Tech Trends to Watch
Artificial intelligence and automation: Will a robot take your job? If you’re an American, most of your fellow citizens sure think so. Accordingly, you’ll find a lot of panels about bots, artificial intelligence, self-driving vehicles, and robotics at this year’s SXSW. These run the gamut from dystopian to practical to downright optimistic and touch on just about every aspect of modern life, including art, work, health care, and internet comment sections. One of the biggest events will come on Tuesday when Google futurist Ray Kurzweil will discuss how AI can “intensify human intelligence in the way that a lens can intensify the power of the sun.” (That may sound kind of threatening, but this is Ray Kurzweil we’re talking about — so he means it in a good way.) The spate of AI and automation events is trend-driven, but unlike some tech trends, it’s also genuinely relevant to most people’s lives. And if nothing else, you can check out the reviews for More Human Than Human, a “personal, playful” documentary about a filmmaker trying to replace himself with a robot.
Augmented and virtual reality: As we noted back at CES this year, Virtual reality has pretty much faded into the background as the hype has diminished and consumers wait for the technology to catch up to its ambitions. Meanwhile, augmented reality has taken up the mantle of the new, futuristic tech we’ve put our sci-fi hopes and dreams into. Here at SXSW, there are plenty of AR and VR panels about the future of both industries, and let’s not forget that VR may see another surge in cultural relevance with Ernest Cline’s Ready Player One hitting theaters later this month. To that end, Warner Bros. has teamed up with HTC to bring a Ready Player One experience for the Vive to Austin that promises it will transport users into the fictional OASIS universe. Let’s hope you don’t need to memorize obscure ‘80s pop culture references to enjoy it.
The blockchain: What is the blockchain, how does it work, and why in the world does it seem to be everywhere? The term blockchain is a nebulous one, referring in often tangential ways to the underlying peer-to-peer structure of cryptocurrency systems. It’s now dominating the conversation in industries like artificial intelligence, tech policy, finance, cloud computing, and, yes, even cannabis startups (according to one sad pitch currently in my email inbox). At SXSW, blockchain hype is at a fever pitch, with dozens of sessions and meet-ups dedicated to the burgeoning industry that can’t seem to adequately separate the genuine from the bullshit. Making sense of it all is the surest way to see where this technology is going, and whether it’s the real deal or mostly just another marketing ploy.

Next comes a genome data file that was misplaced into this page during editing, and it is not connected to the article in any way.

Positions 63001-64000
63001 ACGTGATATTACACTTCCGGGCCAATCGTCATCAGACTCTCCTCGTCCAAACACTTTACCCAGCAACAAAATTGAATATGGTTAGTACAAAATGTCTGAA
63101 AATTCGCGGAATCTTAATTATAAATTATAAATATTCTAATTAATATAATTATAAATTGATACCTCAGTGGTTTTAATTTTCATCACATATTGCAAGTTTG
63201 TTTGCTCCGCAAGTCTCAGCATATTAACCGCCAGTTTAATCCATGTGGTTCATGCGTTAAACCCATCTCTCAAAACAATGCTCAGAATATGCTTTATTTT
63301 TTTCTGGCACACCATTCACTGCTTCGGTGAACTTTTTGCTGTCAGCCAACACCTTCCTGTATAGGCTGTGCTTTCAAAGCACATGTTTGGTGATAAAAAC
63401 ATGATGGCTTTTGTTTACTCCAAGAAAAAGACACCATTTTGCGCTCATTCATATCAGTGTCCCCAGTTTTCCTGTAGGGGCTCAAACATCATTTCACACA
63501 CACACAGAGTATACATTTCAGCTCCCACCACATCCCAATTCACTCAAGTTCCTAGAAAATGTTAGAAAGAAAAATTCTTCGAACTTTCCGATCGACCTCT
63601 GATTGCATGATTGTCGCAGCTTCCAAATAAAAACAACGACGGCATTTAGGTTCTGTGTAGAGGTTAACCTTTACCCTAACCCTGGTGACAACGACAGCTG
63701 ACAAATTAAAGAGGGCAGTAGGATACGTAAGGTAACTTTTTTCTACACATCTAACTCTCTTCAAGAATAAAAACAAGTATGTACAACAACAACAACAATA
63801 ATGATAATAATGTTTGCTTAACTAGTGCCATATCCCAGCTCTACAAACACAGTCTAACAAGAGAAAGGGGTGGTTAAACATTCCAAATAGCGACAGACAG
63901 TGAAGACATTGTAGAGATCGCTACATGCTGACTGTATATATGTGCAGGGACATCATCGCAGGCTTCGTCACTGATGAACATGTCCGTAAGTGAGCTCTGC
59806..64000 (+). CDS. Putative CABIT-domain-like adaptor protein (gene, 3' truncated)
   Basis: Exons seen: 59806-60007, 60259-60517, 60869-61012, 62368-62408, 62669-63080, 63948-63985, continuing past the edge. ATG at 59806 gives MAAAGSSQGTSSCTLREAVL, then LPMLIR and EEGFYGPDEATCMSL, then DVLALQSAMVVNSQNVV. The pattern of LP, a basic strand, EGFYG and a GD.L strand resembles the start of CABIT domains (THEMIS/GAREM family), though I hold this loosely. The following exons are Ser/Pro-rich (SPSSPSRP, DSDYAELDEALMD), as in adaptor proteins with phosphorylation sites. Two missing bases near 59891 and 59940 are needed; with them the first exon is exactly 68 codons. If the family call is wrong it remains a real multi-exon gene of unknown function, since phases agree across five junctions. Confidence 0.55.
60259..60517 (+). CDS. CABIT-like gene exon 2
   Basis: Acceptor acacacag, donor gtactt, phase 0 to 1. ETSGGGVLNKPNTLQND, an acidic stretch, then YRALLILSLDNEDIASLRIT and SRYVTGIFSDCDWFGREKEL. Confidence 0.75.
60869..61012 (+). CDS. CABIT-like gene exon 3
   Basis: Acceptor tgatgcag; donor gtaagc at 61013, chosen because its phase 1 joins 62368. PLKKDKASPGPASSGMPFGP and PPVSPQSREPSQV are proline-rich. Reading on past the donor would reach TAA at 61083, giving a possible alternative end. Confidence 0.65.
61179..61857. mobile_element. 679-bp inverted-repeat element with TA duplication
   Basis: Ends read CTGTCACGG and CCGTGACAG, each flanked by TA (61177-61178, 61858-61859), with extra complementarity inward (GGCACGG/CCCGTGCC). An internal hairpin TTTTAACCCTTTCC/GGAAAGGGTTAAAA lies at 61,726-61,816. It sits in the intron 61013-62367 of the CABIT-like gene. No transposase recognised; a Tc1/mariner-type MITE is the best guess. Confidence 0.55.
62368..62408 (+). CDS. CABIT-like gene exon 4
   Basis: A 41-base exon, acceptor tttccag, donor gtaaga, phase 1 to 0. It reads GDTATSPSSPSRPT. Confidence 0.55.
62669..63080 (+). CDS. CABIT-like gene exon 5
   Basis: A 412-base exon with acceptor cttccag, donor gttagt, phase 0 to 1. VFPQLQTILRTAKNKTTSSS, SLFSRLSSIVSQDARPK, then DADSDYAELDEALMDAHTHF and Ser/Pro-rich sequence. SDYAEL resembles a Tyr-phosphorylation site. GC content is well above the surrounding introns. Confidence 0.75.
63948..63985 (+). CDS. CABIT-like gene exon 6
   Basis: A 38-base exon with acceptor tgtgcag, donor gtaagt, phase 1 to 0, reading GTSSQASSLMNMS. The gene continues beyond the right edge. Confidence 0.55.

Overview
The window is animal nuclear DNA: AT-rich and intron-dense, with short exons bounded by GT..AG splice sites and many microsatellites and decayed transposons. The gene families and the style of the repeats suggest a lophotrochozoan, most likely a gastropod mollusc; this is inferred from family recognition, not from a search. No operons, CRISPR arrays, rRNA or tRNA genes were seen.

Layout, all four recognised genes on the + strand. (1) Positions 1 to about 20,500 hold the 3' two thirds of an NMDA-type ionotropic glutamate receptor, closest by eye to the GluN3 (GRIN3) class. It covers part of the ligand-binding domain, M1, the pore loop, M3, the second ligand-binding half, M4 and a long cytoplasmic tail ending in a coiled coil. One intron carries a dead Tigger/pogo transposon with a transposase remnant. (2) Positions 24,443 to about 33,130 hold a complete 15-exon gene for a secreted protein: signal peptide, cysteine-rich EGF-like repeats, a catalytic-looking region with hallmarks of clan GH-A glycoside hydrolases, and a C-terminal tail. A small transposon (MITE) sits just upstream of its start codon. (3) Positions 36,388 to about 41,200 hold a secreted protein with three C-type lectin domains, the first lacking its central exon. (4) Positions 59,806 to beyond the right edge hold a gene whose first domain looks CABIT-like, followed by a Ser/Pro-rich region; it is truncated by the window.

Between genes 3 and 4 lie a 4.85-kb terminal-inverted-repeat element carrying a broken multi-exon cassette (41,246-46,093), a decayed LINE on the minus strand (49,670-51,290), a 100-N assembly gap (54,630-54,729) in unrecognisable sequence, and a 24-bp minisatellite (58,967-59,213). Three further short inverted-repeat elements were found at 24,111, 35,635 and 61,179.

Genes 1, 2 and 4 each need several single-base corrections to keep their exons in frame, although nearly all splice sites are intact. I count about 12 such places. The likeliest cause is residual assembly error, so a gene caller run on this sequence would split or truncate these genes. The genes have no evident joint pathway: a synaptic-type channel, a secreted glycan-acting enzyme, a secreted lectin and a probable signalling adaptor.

Social media and democracy: Rising tensions about how we get our information — and whether we can trust it — can be found throughout this year’s schedule. Keynotes from Wojcicki and Harris will likely address those issues in great depth, as will a talk from Sen. Mark Warner (D-VA), who has pushed tech platforms to reveal more about how Russian operatives used them during the 2016 election. Other sessions will attempt to identify solutions to our information crisis — using artificial intelligence, for example, or placing more emphasis on fact-checking.
The Most Buzzed-About Film and TV Premieres
Isle of Dogs: The new stop-motion animated film from director Wes Anderson, Isle of Dogs, will likely be the most talked-about film screening of SXSW, taking place on one of the final days of the festival and acting as the official North American premiere. The movie comes out on March 23rd, so this will be an opportunity for critics and fans alike to see the movie ahead of its general release. Starring a dizzying cast of high-profile voice actors like Bryan Cranston, Bill Murray, Greta Gerwig, and Scarlett Johansson, Isle of Dogs is about a dystopian future Japan where dogs are quarantined on an island full of trash, on which a young boy named Atari sets out in search of his dog Spot.